Marc Jacobs chooses to live by his own definition of "perfect."
The designer's guiding principle of perfectionism is so important to him, that he even got the word tattooed on his wrist. "It's about being perfect as I am," he tells me over Zoom, while sitting in his home office. "The word 'perfect' to me represents not just one singular person, but many people.'"
His definition celebrates self-acceptance, eclecticism, and individuality — which is the same notion at the core of his latest fragrance creation: Perfect Intense.
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"You were always sold fragrance with some woman you were told to look like," he says. "She typically looked a certain way. This scent is not about aspiring to be that woman; it's about aspiring to be your true self."
Expanding upon the success of the original Perfect scent — which launched in July 2020 — the black and gold bottle is adorned with a charmful cap and carries notes of daffodil, jasmine, almonds, and sandalwood. Leaving behind a whiff of warm floral, the aroma is meant to uplift all who experience it. "I don't subscribe to makeup, fashion, or fragrance having a gender," he says.
The fragrance's campaign embodies unapologetic self-expression, filled with images of individuals from all different backgrounds, ages, and body types.
Over the pandemic, Jacobs shares that he didn't need to go out to get glam. He indulged in fun pandemic projects, which included creating colorful wigs with his team of stylists, for example, simply because it made him feel good. "As humans, we want to adorn ourselves," Jacobs says. "It gives us pleasure, and it seems fundamental to honor that human instinct."
Ahead, the creative mastermind shares more of the story behind Perfect Intense — which launches July 30 at Macy's, Ulta, and Sephora — the transformative power of getting all done up, and what he's the most grateful for these days.
What inspired you to name this fragrance Perfect Intense?
I have a tattoo on my wrist that says "perfect," and it's about being perfect as I am, loving myself, and indulging in the things that I love. The world is perfect, and every experience I've had, whether it's to my liking or not, is perfect, if I choose to glean some learning from it. The word "perfect" to me represents not just one singular person but many people. With the fragrance, I wanted to take this feminine, classic bottle and chop the cap in half, then collage all of these various things that symbolize eclecticism, individuality, and self-expression. You were always sold fragrance with some woman you were told to look like. She typically looked a certain way. This scent is not about aspiring to be that woman; it's about aspiring to be your true self.
You gave the ‘Gram endless amounts of glam throughout the pandemic.
As humans, we want to adorn ourselves. It gives us pleasure, and it seems fundamental to honor that human instinct. I don't need to do this because I'm going out; I want to do this because it makes me feel good. I want to paint, draw, add a little color here and a little sparkle there. I really like getting into a character, and I love the transformative aspect of makeup and clothing. So, give me an opportunity to celebrate that and I'm going to go there.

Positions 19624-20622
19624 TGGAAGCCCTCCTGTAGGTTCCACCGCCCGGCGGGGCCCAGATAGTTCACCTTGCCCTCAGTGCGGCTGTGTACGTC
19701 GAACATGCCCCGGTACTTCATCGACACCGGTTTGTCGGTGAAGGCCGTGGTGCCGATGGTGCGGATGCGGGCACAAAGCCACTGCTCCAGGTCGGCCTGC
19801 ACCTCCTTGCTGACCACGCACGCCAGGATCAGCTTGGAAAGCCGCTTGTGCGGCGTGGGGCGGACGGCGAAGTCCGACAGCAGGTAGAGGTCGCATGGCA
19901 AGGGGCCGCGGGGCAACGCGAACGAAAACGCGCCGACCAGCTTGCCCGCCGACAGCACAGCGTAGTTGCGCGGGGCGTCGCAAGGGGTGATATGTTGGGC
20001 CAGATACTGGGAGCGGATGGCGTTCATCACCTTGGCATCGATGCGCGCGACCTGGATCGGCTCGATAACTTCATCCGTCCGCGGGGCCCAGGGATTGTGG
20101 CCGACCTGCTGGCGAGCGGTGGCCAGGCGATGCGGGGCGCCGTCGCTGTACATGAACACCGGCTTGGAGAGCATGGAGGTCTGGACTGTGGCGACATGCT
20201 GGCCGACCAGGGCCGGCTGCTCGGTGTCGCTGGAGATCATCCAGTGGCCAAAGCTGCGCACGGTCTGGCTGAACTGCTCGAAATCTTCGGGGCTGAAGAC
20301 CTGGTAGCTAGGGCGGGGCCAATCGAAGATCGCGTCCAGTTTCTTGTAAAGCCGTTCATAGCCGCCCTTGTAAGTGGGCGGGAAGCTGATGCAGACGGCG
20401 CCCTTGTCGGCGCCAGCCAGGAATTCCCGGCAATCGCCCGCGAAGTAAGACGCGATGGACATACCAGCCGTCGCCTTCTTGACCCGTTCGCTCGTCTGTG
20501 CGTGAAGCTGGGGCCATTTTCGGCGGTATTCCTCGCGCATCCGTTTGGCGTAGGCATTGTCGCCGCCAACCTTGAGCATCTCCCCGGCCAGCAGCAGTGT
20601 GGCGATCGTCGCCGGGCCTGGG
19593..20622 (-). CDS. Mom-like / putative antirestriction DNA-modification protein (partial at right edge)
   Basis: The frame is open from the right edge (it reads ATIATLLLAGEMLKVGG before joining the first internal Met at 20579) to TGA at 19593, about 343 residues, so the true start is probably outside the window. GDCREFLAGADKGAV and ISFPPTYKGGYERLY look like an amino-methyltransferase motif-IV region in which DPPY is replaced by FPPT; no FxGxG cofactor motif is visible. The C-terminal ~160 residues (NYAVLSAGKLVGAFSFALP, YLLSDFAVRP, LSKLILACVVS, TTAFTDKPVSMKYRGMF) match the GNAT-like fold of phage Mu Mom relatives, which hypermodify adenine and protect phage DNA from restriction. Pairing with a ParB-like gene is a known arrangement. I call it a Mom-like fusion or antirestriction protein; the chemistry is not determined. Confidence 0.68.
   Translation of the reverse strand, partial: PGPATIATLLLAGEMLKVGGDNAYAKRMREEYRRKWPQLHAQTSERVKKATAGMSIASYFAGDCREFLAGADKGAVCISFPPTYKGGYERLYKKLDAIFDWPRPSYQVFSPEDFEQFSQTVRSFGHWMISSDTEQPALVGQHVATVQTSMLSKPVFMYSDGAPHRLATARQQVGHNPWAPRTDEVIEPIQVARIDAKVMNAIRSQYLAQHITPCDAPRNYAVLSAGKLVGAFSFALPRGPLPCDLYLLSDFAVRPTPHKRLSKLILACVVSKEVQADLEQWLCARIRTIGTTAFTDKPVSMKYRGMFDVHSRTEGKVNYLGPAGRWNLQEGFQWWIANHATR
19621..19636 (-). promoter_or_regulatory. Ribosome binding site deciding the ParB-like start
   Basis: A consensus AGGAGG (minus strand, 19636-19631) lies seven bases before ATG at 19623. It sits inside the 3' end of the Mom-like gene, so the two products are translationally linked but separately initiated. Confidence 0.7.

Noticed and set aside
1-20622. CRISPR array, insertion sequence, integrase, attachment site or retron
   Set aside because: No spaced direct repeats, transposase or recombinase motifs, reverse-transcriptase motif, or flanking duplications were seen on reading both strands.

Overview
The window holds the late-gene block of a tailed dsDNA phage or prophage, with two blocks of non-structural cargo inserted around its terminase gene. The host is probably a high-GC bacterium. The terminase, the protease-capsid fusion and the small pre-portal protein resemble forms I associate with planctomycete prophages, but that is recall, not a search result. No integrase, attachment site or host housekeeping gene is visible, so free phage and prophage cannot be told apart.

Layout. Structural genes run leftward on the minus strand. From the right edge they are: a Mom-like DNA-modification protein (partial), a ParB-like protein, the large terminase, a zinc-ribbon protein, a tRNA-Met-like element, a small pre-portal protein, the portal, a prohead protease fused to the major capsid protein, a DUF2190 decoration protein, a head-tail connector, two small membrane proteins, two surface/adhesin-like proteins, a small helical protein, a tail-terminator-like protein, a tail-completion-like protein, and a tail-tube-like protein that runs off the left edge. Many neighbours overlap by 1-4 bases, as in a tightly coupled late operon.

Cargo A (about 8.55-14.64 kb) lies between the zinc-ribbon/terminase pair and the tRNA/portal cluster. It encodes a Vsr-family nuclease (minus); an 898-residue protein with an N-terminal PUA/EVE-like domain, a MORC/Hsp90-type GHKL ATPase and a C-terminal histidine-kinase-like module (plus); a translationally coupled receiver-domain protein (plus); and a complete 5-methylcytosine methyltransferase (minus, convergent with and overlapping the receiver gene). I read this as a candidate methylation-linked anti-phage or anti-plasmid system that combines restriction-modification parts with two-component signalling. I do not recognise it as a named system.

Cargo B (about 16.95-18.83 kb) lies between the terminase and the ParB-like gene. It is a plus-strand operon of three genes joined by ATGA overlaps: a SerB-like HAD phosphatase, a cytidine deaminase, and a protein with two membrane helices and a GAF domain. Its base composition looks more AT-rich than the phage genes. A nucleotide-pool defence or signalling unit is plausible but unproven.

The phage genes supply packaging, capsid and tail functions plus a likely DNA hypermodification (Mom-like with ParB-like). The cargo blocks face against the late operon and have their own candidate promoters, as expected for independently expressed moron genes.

Do you get beauty advice from all the legendary artists you’ve worked with?
During the pandemic, I kept asking Pat [McGrath] how to do my eyebrows. She would always do [them] backstage for shows, because my brows are sisters, not twins. [laughs] I've gotten lots of tips from the people I've been fortunate to work with, like Pat, François Nars, Dick Page, Diane Kendal, and more.
You’ve always kept self-expression at the core of your brand.
It just feels the most real to me. It took me 58 years to be as comfortable with myself as I am today, which doesn't mean I wasn't comfortable at 57 or 56. But we're always in the process of becoming. I feel very strongly about this freedom, self-love, and self-acceptance I got to discover. I want to encourage it in others.
What do you think it will take to dismantle gender stereotypes in the beauty industry?
I think it's ridiculous, really. When you think about it historically, men wore makeup, wigs, and jewelry ages ago. It's this toxic idea of masculinity and femininity that came from people in power. They're old ideas set down by white men saying this is what women and men should look like and behave like. But I don't have to subscribe to what some white men said ages ago. I don't subscribe to makeup, fashion, or fragrance having a gender.
What are you most grateful for these days?
I'm grateful for my health, my sobriety, the wonderful people in my life I get to work with, and the opportunity to create and make clothes. I'm grateful for my husband, my dogs, and the people I'm close to. And I'm grateful for all the experiences I've had, and all the ones I can imagine I will have. My [Instagram] hashtag #GratefulNotHateful just felt like the right attitude for social media. It's like, don't come on here and hate. When I started to experience cancel culture on Instagram, I wanted to encourage everyone to be grateful, not hateful. Come to me with your gratitude. Don't come to me with all that other nonsense.
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